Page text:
In those remoter times PIE (or rather its ancestor) had a stress system in which the morphological mobility of stress was presumably much more important than in PIE proper. The nature of stress was also different: stressed syllables were first and foremost peaks of expiratory energy; vowels under stress were longer and had more distinct qualities than those in weak syllables. In the course of time phonetically reduced vowels in weak positions became ‘schwas’ or were completely lost if this kind of ultimate reduction was permitted by syllable structure. Certain consonants became syllabic as vowels standing next to them were deleted.

By the time these changes were over, the mobile paradigms had been rendered so irregular by stress-induced phonetic alternations that their learnability must have decreased. There was a demand for innovations that would make the grammatical system more rational by getting rid of some entirely redundant complications. Just then the stress system itself underwent a change, allowing full vowels to return to unstressed positions and making historically weak syllables stressable (both phenomena are visible in *wĺkwos ‘wolf’). The time was ripe for the emergence of regular static-stress pradigms.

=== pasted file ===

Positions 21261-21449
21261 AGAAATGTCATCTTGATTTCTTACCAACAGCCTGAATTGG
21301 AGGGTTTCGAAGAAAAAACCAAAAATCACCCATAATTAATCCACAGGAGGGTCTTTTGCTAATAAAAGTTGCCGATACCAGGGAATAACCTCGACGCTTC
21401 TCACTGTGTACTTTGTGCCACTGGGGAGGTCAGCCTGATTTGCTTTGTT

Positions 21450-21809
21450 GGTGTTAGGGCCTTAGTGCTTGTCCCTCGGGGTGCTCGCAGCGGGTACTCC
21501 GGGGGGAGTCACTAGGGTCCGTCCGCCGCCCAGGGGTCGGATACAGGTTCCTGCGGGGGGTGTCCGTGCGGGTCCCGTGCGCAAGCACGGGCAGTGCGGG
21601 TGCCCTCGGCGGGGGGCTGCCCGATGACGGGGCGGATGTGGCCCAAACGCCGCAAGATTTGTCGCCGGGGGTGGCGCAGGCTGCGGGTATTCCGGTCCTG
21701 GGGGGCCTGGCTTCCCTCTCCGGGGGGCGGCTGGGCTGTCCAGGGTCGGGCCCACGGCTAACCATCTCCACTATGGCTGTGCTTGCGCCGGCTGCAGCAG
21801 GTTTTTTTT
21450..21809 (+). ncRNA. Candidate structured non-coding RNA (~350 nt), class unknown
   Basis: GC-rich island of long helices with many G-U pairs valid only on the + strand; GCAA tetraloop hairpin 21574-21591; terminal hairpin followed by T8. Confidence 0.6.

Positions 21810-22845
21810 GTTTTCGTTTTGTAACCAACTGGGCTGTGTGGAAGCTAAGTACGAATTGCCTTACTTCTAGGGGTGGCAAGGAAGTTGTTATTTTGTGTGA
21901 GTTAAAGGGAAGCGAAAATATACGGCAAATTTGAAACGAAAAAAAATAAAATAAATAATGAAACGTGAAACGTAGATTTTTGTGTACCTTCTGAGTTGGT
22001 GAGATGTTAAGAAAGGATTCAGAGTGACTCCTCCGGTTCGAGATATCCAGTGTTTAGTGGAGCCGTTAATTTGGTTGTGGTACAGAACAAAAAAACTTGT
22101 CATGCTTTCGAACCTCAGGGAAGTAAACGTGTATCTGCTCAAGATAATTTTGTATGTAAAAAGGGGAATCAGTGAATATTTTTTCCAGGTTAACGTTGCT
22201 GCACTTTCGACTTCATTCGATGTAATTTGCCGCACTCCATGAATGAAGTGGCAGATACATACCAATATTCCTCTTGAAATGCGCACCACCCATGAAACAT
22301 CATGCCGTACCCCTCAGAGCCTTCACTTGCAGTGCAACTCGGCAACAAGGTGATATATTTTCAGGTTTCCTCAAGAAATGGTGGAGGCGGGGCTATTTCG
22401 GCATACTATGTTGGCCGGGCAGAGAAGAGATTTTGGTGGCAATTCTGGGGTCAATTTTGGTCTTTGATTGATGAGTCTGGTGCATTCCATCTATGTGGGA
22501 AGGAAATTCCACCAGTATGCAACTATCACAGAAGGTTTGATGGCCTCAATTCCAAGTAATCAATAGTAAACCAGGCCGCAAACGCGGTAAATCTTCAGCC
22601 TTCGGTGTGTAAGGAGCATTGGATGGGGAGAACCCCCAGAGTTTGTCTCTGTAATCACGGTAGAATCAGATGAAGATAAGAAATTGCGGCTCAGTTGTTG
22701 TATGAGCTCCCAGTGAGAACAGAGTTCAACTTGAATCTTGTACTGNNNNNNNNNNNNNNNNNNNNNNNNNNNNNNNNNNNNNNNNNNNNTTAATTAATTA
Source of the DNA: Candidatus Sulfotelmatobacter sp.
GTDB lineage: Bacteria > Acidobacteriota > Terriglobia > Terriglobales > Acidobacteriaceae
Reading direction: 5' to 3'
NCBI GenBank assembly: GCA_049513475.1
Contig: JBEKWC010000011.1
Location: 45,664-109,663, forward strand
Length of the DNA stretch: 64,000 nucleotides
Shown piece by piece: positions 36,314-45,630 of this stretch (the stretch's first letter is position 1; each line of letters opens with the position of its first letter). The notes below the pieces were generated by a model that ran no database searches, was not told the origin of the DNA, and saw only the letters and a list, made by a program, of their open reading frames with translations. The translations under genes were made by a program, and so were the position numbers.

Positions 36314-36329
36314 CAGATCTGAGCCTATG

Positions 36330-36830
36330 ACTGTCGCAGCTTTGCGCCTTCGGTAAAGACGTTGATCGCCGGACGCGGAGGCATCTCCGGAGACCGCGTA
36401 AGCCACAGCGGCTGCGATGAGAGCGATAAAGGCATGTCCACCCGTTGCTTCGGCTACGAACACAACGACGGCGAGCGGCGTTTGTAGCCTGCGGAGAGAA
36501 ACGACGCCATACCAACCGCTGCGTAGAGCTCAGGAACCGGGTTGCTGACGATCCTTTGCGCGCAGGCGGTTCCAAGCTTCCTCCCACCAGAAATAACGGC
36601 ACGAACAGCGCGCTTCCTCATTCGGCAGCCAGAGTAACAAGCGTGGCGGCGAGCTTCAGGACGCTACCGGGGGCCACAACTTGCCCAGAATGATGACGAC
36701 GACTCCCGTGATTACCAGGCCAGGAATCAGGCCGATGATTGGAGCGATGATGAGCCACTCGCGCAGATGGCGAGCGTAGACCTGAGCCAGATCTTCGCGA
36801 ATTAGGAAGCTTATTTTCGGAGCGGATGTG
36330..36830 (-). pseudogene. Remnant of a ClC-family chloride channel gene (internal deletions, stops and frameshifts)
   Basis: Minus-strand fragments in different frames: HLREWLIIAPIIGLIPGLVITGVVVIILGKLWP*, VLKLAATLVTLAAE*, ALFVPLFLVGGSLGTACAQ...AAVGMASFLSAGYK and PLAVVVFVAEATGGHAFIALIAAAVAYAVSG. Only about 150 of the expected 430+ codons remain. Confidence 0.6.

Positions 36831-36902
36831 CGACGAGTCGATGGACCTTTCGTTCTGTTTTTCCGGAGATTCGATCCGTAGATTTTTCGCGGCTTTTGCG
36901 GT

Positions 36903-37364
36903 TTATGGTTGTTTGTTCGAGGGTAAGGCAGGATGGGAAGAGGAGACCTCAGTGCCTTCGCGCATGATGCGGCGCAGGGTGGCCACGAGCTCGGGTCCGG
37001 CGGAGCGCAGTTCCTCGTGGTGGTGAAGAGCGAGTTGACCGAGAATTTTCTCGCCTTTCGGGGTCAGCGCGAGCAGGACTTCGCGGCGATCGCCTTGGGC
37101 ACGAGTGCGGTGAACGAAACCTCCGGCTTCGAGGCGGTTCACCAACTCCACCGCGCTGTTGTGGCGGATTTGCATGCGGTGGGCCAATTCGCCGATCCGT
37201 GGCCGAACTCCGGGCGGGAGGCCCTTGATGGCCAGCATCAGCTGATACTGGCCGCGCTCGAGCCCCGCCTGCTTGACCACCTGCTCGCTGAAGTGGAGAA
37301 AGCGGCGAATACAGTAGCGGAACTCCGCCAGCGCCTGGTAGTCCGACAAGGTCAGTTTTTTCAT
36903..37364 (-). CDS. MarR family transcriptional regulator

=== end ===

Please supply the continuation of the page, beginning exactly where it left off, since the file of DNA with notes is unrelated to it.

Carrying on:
3.2 Pre-PIE alternations

The gist of the scenario outlined in the previous section is that an original alternation of stress placement gave rise to complex vowel alternations in PIE. As the stress system of PIE continued to evolve, those alternations became separable from stress patterns while acquiring some morphological roles to play. The attested paradigms in which they occur are usually recessive (prone to remodelling after the fashion of newer and more transparent types of declension or conjugation) and often so obscured that in the grammars of the recorded IE languages they are classed as ‘exceptional’ or ‘irregular’.